Business Translation - AI, Automation, & Robotics
It is understandable that executives are scratching their heads when it comes to understanding or differentiating between AI, automation & robotics. These logic-based capabilities have a lot to offer businesses, especially in this period of digital transformation. Below is some high-level information on these terms.
Artificial Intelligence (AI), Automation and Robotics are synonymous in that they require input(s), execute some logic/calculations and provide an output(s). At a high level the differences are the type, timing and number of inputs and outputs, the complexity of the calculations and the required computing power. At the end of the day these digitized logic capabilities speed up processes while increasing quality and reliability of data, provide better information, and reduce costs.
Interest in these capabilities has been growing more significantly since mid-2016. The graph below shows the trend of these terms on Google in the U.S. AI has risen more substantially over this period versus automation and robotics. The search interest in robotics and automation is about half that of AI.
AI is a subset of computing and has the characteristics of learning, reasoning and solving problems. Its applications can be simple (narrow) to very complex (broad); moving from insight to foresight. AI's advancement is due to advances in computing and the growth of data sources, such as big data. Big data handles a much higher volume, velocity and variety of data.
But for AI to work to its fullest capacity, it must digest its results that will allow it to learn over time. The new outputs get better due to the learning input. A good example of where AI is being applied is “enterprise” technology companies who create tools for workplace roles and functions for example: BI, productivity, customer management, HR, and sales & marketing, plus many more.
Example: Luminoso uses AI to create visual representations of customer feedback, allowing companies to better understand what consumers want.
Robotics or Robotic Process Automation (RPA) interpret user interfaces, and are configured to execute steps identical to a human user. User interfaces can be auditory or textual such as screens or phones. Software robots are configured (or "trained") versus being programmed using code-based instructions.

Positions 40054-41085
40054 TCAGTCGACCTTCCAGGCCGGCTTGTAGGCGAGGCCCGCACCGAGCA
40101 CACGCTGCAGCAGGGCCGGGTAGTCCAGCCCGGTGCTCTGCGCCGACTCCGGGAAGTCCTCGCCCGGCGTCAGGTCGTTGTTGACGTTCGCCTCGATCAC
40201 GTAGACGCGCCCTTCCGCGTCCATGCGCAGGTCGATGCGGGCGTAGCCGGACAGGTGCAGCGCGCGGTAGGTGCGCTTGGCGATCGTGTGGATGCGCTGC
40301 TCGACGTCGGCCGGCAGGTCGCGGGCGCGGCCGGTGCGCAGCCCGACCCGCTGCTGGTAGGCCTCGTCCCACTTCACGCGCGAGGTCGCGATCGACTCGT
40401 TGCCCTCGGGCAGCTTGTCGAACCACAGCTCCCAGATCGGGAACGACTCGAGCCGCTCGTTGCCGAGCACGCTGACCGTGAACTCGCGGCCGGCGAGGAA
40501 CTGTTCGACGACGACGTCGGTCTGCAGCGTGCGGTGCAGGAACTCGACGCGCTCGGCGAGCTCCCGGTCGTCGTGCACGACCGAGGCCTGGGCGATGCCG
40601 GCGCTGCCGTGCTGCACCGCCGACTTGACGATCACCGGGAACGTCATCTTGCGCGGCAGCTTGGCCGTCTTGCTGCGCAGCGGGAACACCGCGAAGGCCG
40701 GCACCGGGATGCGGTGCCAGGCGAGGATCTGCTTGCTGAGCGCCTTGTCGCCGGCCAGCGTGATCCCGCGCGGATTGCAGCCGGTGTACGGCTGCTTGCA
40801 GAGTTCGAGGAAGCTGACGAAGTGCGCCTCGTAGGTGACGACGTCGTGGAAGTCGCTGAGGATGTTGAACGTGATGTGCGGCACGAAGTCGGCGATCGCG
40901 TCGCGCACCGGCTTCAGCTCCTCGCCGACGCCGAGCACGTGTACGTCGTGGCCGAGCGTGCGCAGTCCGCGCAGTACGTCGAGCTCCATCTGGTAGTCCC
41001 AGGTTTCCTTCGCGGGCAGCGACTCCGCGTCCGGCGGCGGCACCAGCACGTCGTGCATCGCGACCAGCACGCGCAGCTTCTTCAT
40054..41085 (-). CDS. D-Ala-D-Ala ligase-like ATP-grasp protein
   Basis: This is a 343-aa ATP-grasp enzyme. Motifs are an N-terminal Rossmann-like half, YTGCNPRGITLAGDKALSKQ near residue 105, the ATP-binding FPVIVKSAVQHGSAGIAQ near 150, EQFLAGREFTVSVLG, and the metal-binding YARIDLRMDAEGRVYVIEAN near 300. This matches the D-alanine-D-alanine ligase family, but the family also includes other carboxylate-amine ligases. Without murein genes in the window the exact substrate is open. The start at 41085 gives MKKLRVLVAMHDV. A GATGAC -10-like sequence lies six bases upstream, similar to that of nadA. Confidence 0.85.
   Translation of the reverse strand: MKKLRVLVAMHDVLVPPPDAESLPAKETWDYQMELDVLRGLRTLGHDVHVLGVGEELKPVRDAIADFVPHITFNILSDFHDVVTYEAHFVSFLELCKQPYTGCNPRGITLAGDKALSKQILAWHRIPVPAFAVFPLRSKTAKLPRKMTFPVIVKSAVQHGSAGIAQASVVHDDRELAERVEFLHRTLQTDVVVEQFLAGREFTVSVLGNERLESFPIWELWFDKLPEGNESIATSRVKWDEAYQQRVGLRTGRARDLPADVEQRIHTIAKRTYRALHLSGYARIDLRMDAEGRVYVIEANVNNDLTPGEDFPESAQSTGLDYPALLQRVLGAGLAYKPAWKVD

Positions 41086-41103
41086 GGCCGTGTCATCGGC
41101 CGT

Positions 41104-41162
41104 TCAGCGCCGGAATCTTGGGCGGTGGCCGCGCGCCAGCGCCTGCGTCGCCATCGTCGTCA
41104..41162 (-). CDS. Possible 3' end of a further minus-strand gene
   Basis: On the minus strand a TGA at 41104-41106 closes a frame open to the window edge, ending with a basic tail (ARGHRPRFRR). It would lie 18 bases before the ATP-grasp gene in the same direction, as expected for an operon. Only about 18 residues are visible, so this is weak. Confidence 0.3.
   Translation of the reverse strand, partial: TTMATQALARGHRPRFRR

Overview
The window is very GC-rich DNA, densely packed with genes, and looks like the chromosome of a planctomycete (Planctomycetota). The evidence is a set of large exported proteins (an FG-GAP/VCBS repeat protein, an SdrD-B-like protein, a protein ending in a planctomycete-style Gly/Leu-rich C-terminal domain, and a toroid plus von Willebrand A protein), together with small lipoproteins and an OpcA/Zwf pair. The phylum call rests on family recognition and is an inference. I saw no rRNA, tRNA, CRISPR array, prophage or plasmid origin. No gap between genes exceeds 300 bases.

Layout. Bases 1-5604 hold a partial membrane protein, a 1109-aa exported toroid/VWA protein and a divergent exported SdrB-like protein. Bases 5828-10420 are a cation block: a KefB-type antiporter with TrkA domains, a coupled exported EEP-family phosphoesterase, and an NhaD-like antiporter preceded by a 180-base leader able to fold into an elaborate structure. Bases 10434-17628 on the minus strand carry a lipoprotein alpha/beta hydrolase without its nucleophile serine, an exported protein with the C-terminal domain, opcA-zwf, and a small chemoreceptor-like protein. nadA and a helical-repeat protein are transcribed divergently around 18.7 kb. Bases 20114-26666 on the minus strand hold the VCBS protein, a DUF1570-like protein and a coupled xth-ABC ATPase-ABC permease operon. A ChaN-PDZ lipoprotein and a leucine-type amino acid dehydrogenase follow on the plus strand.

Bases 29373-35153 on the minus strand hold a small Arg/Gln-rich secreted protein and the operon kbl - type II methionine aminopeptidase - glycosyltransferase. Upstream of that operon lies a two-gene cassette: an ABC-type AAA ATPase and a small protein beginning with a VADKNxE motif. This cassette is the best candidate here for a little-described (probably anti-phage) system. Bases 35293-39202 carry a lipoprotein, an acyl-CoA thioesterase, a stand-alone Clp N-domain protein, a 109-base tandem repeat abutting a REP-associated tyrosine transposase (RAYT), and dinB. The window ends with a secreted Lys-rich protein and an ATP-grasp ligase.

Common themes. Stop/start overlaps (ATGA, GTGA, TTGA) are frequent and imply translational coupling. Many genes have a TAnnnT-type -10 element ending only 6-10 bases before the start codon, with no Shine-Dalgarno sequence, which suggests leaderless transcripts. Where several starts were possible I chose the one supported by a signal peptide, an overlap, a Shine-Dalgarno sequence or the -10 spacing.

Robots are like virtual workers for example a Chatbot. Chatbots conduct conversations via auditory or textual methods. Chatbots can use natural language processing or scan for keywords, then present the most appropriate output. An example of this today is customer service via a chat panel. Users a led to believe they are interacting with a human when in fact they are interacting with a Chatbot.
Example: Blue Prism’s “self service” robotic automation technology platform was used to achieve significant improvements in key processes.
Automation or Business Process Automation (BPA) is defined by Gartner as the automation of complex business processes and functions beyond conventional data manipulation and record-keeping activities, usually through the use of advanced technologies. It focuses on “run the business” as opposed to “count the business” types of automation efforts and often deals with event-driven, mission-critical, core processes.
BPA is not new though digital transformation has put a spotlight on it. BPA is a linear process in that there are inputs, data manipulation or logic application, and then an output. No learning feedback loop. The output could be to a user interface or a sub-process within a larger process. Coding versus learning is the method to automate processes.
Example: Appian was used to provide a more efficient way to manage back office operations for one of its clients, eliminating the physical transportation of forms and files.
In summary, learning is key for both AI and robotics. Learning is fed into AI in a continuous process building upon itself, where learning is coded in robotics. Robotics and automation are focused on replacing workers with digitized processes. AI uses advanced computing power and data handling. And, automation handles complex processes, where robotics is a more simplified computing capability.
All three of these logic based capabilities have a place in digital transformation and will grow in interest and adoption as technologies become more affordable and businesses find appropriate applications. Executives should be evaluating these capabilities as part of their digital transformation.